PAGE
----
- The Washington Times - Monday, August 11, 2008

— Michael Phelps owes Jason Lezak a giant thank you for keeping his bid for eight gold medals alive.

Lezak made up a 0.59-second advantage over the final 50 meters of the 4x100 freestyle relay Monday morning (Sunday night EDT) to give the United States the victory by 0.08 seconds over favored France.

“It could have been over right then and there,” U.S. men’s coach Eddie Reese said of Phelps’ march toward breaking Mark Spitz’s record.

The top four finishers eclipsed the world record set by the United States in the preliminaries. The Americans’ winning time of 3:08.24 was nearly four seconds below the 15-hour old mark.

In a thrilling finish, Lezak had to catch 100 freestyle world record holder Alain Bernard. When Lezak started his leg, he trailed by .29 seconds. The deficit grew at the turn to .59 seconds.

“I’m not going to lie, when I flipped at the 50 and saw how far ahead he was, the thought for a split second was, There’s no way,’ ” Lezak said. “Then I changed. I thought to myself, That’s ridiculous. This is the Olympics, I’m here for the United States of America. Honestly, in five seconds, I was thinking all those things. I got a super charge and just took it from there. It was unreal.”

Said Reese: “When they put the world record holder on the end of a relay and you go in behind him, the chances of you beating him are slim to none. This has to be in the unbelievable category.”

Around the 25-meter mark, Lezak started to pick up ground and didn’t take the lead until he hit the wall, triggering a wild celebration on the deck by Phelps, Garrett Weber-Gale and Cullen Jones.

Phelps is 2-for-2 this week and swims the 200 butterfly preliminaries Monday night (Beijing time).

“We were all fired up, and we came in here this morning and put four solid relays together,” he said. “Jason swam one of the fastest relay splits of all the time, and his last 50 meters were absolutely incredible. He had a perfect finish.”

The win was the Americans’ first in the event since 1996. Following seven straight U.S. wins, Australia and South Africa won the last two Olympics.

“Our 400 freestyle had been spanked around the last two Olympics,” Reese said. “This was the toughest one to win, and those are always the best ones to win.”

Phelps led off and swam a 23.31, suggesting he will be going out quickly in the 200 free final. The United States was in second after the first leg, but Weber-Gale’s 21.89 took the lead. The French dominated the third leg as Frederick Bousquet turned a 0.43-second deficit into a 0.29-second advantage.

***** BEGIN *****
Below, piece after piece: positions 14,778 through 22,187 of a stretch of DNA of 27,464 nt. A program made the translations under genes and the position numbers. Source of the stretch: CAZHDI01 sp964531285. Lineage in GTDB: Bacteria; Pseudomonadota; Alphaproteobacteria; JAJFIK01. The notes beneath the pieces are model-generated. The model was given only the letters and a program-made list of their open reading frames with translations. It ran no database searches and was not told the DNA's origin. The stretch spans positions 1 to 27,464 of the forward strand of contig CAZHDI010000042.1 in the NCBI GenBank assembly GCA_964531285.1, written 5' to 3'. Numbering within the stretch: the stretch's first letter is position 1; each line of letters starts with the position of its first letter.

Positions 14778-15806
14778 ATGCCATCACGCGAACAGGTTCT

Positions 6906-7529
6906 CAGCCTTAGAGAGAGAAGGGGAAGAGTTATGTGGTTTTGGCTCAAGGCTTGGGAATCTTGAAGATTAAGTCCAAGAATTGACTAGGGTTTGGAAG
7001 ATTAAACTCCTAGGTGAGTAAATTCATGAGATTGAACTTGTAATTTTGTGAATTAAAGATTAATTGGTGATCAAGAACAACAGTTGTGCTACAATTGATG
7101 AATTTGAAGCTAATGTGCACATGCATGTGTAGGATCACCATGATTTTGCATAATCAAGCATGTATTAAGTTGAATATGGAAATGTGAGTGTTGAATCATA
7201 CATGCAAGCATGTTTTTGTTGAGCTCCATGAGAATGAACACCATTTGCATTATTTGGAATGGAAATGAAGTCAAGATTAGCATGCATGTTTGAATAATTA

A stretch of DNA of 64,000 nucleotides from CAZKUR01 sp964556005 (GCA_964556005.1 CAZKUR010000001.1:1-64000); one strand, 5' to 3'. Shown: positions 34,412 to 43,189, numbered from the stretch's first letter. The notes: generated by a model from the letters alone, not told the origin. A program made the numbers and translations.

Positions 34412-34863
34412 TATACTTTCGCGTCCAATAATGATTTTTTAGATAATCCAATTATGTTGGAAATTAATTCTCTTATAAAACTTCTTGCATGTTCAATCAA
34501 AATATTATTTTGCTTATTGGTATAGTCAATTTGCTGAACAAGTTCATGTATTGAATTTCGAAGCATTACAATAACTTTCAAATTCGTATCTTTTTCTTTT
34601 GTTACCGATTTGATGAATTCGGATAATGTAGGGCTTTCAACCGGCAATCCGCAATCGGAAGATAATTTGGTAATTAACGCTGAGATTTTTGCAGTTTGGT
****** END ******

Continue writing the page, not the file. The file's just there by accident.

“The dominating feeling is joy because we’re on the second step of the podium,” Bousquet said. “If someone would have asked us to sign a contract [guaranteeing silver] before, we would have signed it straight away.”

Lezak, 32, is the graybeard of the men’s team, making his third Olympic appearance. He was on the last two relay teams that were favorites and lost.

In a team meeting last week, Lezak said he told his mates, “It wasn’t about four guys swimming best times each; it was four guys making one relay really, really fast.”

Lezak had the perfect finish, but Towson’s Katie Hoff wasn’t so fortunate. In the 400 freestyle final, Hoff was swimming a great race until the final 15 to 20 meters. She led by 0.07 seconds after 250 meters, 0.91 seconds after 300 and made her final turn up by 1.08 seconds.

But just as Lezak would do in the next race, Great Britain’s Rebecca Adlington made up more than a second-and-a-half over the final 50, beating Hoff by 0.07 seconds.

Hoff won the silver to go with the bronze she won in the 400 IM.

In other Tuesday morning races, Japan’s Kosuke Kitajima broke American Brendan Hansen’s world record in the 100 butterfly with a winning time of 58.91 seconds. Hansen, who won silver in Athens, was fourth.

Christine Magnuson won silver in the 100 butterfly. Australia’s Libby Trickett won gold. Magnuson was ranked 12th in this event in 2007.

“I just came in with the attitude that anybody is beatable,” Magnuson said. “I did what I practiced.”

Natalie Coughlin and Margaret Hoelzer advanced to the 100 backstroke finals, but Coughlin lost her world record. Zimbabwe’s Kirsty Coventry set the new mark at 58.77 seconds.

Peter Vanderkaay (first) and Phelps (fourth) qualified for the 200 freestyle finals Monday night U.S. time.

Matt Grevers (second) and Aaron Peirsol (fifth) moved on to the 100 backstroke finals.

In the 100 breaststroke, Rebecca Soni qualified second and Megan Jendrick seventh.



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